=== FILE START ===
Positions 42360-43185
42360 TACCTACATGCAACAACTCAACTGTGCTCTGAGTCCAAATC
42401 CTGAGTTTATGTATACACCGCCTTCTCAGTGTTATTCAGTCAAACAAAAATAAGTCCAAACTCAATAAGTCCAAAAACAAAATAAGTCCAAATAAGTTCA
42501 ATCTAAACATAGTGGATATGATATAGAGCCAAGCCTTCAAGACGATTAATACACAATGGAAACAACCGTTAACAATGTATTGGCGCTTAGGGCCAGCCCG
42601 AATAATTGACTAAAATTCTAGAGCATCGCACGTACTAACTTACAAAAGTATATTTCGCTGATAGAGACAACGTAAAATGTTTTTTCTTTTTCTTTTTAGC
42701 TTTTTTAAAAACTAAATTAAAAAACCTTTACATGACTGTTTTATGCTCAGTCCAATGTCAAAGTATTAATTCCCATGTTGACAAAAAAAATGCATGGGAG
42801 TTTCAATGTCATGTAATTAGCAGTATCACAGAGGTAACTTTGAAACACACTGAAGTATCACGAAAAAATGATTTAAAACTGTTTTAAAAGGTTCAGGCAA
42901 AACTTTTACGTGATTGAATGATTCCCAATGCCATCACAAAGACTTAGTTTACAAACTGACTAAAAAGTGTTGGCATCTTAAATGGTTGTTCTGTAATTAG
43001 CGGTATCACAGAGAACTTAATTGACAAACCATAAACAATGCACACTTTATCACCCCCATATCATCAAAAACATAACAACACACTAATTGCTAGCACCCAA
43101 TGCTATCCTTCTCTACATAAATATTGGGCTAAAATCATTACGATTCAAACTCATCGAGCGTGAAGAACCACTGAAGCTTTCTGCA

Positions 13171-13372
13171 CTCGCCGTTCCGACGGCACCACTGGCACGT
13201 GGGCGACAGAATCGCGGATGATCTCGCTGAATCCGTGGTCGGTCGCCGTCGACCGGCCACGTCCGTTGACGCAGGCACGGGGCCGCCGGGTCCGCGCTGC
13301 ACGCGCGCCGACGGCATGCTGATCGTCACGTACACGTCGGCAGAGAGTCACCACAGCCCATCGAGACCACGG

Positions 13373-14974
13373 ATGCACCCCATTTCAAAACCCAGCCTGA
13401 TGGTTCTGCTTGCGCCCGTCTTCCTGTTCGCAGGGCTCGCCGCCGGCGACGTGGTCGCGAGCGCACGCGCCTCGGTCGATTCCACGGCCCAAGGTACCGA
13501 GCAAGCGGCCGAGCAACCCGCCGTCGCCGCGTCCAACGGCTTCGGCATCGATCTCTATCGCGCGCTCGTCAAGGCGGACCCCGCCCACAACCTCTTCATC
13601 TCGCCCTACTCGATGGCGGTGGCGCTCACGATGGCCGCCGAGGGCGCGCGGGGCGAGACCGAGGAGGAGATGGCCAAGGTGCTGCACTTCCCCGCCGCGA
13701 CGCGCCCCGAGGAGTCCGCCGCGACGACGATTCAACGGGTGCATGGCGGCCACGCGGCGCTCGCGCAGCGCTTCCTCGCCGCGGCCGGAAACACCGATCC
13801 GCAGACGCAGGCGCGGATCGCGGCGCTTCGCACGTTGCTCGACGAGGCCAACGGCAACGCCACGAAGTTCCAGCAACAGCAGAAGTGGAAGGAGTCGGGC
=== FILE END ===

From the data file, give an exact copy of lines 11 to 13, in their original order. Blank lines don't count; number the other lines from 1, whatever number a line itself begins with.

Positions 13171-13372
13171 CTCGCCGTTCCGACGGCACCACTGGCACGT
13201 GGGCGACAGAATCGCGGATGATCTCGCTGAATCCGTGGTCGGTCGCCGTCGACCGGCCACGTCCGTTGACGCAGGCACGGGGCCGCCGGGTCCGCGCTGC